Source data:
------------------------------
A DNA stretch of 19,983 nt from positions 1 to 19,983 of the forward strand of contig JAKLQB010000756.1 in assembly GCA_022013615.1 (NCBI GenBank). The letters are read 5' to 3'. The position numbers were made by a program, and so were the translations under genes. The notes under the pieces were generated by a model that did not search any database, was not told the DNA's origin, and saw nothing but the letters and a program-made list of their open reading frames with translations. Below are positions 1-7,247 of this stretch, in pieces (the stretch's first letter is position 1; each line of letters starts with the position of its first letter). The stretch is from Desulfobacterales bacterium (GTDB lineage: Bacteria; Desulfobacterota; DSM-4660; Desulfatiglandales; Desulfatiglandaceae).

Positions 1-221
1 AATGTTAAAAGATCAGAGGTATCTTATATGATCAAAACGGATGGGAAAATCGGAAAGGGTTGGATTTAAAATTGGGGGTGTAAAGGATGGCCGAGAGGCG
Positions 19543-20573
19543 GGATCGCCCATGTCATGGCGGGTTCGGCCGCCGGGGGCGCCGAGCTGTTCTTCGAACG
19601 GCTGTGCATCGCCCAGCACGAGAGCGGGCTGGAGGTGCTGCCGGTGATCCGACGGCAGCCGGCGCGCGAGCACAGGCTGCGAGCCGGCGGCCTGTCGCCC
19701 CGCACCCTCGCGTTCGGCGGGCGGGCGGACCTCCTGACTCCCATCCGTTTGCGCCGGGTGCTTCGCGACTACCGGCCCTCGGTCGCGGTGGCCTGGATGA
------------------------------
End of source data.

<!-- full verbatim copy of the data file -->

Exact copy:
A DNA stretch of 19,983 nt from positions 1 to 19,983 of the forward strand of contig JAKLQB010000756.1 in assembly GCA_022013615.1 (NCBI GenBank). The letters are read 5' to 3'. The position numbers were made by a program, and so were the translations under genes. The notes under the pieces were generated by a model that did not search any database, was not told the DNA's origin, and saw nothing but the letters and a program-made list of their open reading frames with translations. Below are positions 1-7,247 of this stretch, in pieces (the stretch's first letter is position 1; each line of letters starts with the position of its first letter). The stretch is from Desulfobacterales bacterium (GTDB lineage: Bacteria; Desulfobacterota; DSM-4660; Desulfatiglandales; Desulfatiglandaceae).

Positions 1-221
1 AATGTTAAAAGATCAGAGGTATCTTATATGATCAAAACGGATGGGAAAATCGGAAAGGGTTGGATTTAAAATTGGGGGTGTAAAGGATGGCCGAGAGGCG
Positions 19543-20573
19543 GGATCGCCCATGTCATGGCGGGTTCGGCCGCCGGGGGCGCCGAGCTGTTCTTCGAACG
19601 GCTGTGCATCGCCCAGCACGAGAGCGGGCTGGAGGTGCTGCCGGTGATCCGACGGCAGCCGGCGCGCGAGCACAGGCTGCGAGCCGGCGGCCTGTCGCCC
19701 CGCACCCTCGCGTTCGGCGGGCGGGCGGACCTCCTGACTCCCATCCGTTTGCGCCGGGTGCTTCGCGACTACCGGCCCTCGGTCGCGGTGGCCTGGATGA